Q64. Are the five symbols really necessary?
It has been found that the maintenance of a similarity of appearance is essential, not only for the sake of uniformity but also for sustaining the enthusiasm of an organization. Such uniformity should be a living demonstration of the inspiration of the personality that created them. They symbolise the ideal and make it more real and meaningful to the followers.
The Sikh symbols were not intended to create a spirit of exclusiveness or of “chosen people”. They were meant to serve as aids to the corporate life of the community. It may be possible for a man to devote himself to God without adopting any forms or symbols, but if he wants to join an organization, he must keep up the disciplinary forms of the group. One may be a good soldier without military drill and uniform, but that does not minimize the need for such in a regular army, in the same way, the Sikhs of Guru Gobind Singh stick to his uniform and the symbols ordained by him and find them a great aid in Panthic organization.
It has been recorded in history that whenever Guru Gobind Singh was pleased with anyone, he welcomed him to the fold of the Khalsa. Lachhman Bairagi became Banda Singh. It is said that more than eighty thousand Sikhs received “Baptism by the sword”, within a few months of the creation of the Khalsa.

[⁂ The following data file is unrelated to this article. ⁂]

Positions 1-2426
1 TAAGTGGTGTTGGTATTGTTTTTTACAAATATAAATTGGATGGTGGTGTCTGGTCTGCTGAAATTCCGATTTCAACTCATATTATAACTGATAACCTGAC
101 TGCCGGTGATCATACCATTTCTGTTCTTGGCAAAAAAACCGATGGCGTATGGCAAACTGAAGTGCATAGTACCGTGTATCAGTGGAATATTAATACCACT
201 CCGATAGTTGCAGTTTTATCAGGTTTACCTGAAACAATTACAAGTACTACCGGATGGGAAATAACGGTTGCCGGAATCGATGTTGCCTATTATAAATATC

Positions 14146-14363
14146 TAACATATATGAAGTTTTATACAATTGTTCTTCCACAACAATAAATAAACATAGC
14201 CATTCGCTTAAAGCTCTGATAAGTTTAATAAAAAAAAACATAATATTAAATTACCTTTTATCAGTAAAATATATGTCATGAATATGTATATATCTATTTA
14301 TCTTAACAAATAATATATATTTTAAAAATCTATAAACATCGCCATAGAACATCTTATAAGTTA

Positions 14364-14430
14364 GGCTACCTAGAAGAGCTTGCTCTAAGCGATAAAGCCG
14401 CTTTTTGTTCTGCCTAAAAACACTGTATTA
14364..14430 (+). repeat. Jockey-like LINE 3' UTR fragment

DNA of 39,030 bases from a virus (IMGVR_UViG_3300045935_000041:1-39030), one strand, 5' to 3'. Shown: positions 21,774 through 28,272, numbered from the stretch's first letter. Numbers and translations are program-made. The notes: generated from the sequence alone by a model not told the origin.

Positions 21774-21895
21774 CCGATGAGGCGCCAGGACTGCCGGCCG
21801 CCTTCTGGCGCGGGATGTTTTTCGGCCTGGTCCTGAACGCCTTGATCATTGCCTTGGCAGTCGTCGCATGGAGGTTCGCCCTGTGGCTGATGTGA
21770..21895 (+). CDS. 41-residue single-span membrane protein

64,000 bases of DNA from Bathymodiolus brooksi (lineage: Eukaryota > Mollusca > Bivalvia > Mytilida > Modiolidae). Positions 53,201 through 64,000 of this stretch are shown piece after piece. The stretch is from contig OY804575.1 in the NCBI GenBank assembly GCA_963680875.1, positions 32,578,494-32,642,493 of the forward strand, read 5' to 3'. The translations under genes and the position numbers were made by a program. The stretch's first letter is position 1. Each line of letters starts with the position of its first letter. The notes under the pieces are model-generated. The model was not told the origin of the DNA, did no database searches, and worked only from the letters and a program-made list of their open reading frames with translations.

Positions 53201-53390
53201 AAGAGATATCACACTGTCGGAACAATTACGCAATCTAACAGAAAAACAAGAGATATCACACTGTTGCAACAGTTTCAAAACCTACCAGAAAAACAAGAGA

The symbols have kept the Sikhs united. They have also helped to maintain their ideals in great crises. Many Sikhs faced death but refused to shave off their hair(Kesh) which is the most important of the five symbols. The maintenance of unshorn hair is in keeping with the idea of living according to the Will of God. The Kesh symbolise the spiritual link with the Guru-power.
Along with the maintenance of five symbols, the leading of an exemplary life – Rahat – is essential. Abstinence from tobocco, Halal(halal meat is a ritual meat prepared by members of certain faiths; the animal’s blood is drained off to produce white meat) meat, wines, narcotics and adultery is part of the discipline of a Khalsa. The code of conduct is a difficult one. Guru Gobind Singh valued the form of the Khalsa, and state that so long as Khalsa maintains the symbols, he will march to glory; when he indifference to them, his lustre will tarnish and fade away.